N2 - We derive simple dynamical relationships between wind speed magnitude and meridional temperature contrast. The relationship explains scatter plot distributions of time series of three variables (maximum zonal wind speed UMAX, meridional wind speed VMAX, and equator−pole temperature contrast dTMAX), which are obtained from a Venus general circulation model with equatorial Kelvin-wave forcing. Along with VMAX and dTMAX, UMAX likely increases with the phase velocity and amplitude of a forced wave. In the scatter diagram of UMAX versus dTMAX, points are plotted along a linear equation obtained from a thermal-wind relationship in the cloud layer. In the scatter diagram of VMAX versus UMAX, the apparent slope is somewhat steep in the high UMAX regime, compared with the low UMAX regime. The scatter plot distributions are qualitatively consistent with a quadratic equation obtained from a diagnostic equation of the stream function above the cloud top. The plotted points in the scatter diagrams form a linear cluster for weak wave forcing, whereas they form a small cluster for strong wave forcing. An interannual oscillation of the general circulation forming the linear cluster in the scatter diagram is apparent in the experiment of weak 5.5-day wave forcing. Although a pair of equatorial Kelvin and high-latitude Rossby waves with a same period (Kelvin–Rossby wave) produces equatorward heat and momentum fluxes in the region below 60 km, the equatorial wave does not contribute to the long-period oscillation. The interannual fluctuation of the high-latitude jet core leading to the time variation of UMAX is produced by growth and decay of a polar mixed Rossby-gravity wave with a 14-day period.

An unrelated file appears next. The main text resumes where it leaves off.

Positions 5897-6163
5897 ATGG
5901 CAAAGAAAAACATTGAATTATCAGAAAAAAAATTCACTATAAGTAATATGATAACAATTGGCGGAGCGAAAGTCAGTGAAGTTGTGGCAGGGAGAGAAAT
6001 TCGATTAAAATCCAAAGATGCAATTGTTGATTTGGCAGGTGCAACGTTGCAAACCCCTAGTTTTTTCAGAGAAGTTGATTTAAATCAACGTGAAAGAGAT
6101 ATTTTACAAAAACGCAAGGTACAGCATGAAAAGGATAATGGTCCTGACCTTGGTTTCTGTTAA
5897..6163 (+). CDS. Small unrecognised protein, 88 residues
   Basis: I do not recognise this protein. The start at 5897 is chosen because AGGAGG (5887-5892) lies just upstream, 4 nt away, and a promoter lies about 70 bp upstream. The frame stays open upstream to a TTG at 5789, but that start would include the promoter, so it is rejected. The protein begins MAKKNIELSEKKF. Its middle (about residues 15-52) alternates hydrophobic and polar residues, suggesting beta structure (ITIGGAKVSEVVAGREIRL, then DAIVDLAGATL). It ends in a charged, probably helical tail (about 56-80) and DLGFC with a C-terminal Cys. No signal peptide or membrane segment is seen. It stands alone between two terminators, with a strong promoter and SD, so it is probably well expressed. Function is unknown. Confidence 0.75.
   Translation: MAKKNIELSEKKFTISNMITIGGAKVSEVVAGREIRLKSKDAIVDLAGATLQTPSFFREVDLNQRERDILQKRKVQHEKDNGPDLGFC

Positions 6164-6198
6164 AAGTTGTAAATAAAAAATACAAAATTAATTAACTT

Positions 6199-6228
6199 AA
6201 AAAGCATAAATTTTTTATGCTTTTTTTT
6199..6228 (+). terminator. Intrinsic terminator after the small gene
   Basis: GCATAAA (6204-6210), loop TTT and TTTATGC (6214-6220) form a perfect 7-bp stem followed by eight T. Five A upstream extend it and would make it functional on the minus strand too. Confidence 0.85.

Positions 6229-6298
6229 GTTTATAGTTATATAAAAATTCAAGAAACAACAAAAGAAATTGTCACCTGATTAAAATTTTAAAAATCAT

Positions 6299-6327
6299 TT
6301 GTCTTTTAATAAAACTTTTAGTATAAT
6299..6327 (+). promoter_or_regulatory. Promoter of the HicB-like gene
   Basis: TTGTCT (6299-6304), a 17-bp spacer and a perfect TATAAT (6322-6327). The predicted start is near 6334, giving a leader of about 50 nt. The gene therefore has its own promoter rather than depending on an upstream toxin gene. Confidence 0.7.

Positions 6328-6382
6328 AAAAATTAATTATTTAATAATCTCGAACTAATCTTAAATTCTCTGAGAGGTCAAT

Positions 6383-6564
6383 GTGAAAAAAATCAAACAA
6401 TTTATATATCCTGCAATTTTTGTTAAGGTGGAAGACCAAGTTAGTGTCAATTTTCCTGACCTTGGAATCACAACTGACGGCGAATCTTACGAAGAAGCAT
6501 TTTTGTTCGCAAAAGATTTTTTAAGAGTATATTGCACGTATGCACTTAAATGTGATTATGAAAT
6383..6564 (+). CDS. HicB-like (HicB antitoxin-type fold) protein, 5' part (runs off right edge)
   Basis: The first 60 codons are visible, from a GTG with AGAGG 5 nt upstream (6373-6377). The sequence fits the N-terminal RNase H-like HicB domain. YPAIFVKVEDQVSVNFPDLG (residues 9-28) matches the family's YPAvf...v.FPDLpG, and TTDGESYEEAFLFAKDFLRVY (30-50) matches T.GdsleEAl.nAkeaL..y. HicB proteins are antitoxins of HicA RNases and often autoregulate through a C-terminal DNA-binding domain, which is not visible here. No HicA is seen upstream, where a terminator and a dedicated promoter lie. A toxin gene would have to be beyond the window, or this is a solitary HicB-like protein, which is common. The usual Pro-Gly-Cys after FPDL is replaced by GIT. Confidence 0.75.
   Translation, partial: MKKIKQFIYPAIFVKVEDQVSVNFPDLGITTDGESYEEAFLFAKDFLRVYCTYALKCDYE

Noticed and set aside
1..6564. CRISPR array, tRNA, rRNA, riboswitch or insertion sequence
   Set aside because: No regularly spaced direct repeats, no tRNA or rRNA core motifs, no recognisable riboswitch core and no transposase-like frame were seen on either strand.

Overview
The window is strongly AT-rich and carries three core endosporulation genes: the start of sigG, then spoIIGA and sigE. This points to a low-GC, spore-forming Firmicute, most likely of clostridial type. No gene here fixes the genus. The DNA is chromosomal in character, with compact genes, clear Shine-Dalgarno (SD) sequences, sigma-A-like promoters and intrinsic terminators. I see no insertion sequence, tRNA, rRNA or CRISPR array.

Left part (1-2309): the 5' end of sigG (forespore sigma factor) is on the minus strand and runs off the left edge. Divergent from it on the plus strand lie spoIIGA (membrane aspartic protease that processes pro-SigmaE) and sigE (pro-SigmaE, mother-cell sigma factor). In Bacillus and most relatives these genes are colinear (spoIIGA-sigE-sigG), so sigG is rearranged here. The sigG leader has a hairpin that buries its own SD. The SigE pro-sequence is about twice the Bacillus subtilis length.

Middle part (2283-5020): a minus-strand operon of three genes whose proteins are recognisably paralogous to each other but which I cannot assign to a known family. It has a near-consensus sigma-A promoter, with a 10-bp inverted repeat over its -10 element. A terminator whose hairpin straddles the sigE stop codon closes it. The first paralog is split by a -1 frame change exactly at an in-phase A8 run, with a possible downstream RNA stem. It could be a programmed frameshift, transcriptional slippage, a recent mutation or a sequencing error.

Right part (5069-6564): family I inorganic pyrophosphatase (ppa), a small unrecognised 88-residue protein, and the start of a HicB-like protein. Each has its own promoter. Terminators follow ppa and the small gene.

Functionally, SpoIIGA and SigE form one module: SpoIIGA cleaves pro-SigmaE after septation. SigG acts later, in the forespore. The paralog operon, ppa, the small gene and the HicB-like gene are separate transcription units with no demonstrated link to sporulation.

AB - We derive simple dynamical relationships between wind speed magnitude and meridional temperature contrast. The relationship explains scatter plot distributions of time series of three variables (maximum zonal wind speed UMAX, meridional wind speed VMAX, and equator−pole temperature contrast dTMAX), which are obtained from a Venus general circulation model with equatorial Kelvin-wave forcing. Along with VMAX and dTMAX, UMAX likely increases with the phase velocity and amplitude of a forced wave. In the scatter diagram of UMAX versus dTMAX, points are plotted along a linear equation obtained from a thermal-wind relationship in the cloud layer. In the scatter diagram of VMAX versus UMAX, the apparent slope is somewhat steep in the high UMAX regime, compared with the low UMAX regime. The scatter plot distributions are qualitatively consistent with a quadratic equation obtained from a diagnostic equation of the stream function above the cloud top. The plotted points in the scatter diagrams form a linear cluster for weak wave forcing, whereas they form a small cluster for strong wave forcing. An interannual oscillation of the general circulation forming the linear cluster in the scatter diagram is apparent in the experiment of weak 5.5-day wave forcing. Although a pair of equatorial Kelvin and high-latitude Rossby waves with a same period (Kelvin–Rossby wave) produces equatorward heat and momentum fluxes in the region below 60 km, the equatorial wave does not contribute to the long-period oscillation. The interannual fluctuation of the high-latitude jet core leading to the time variation of UMAX is produced by growth and decay of a polar mixed Rossby-gravity wave with a 14-day period.

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U2 - 10.1016/j.icarus.2017.10.012

DO - 10.1016/j.icarus.2017.10.012

M3 - Article

AN - SCOPUS:85035068060

VL - 303

SP - 131

EP - 148

JO - Icarus

JF - Icarus

SN - 0019-1035

ER -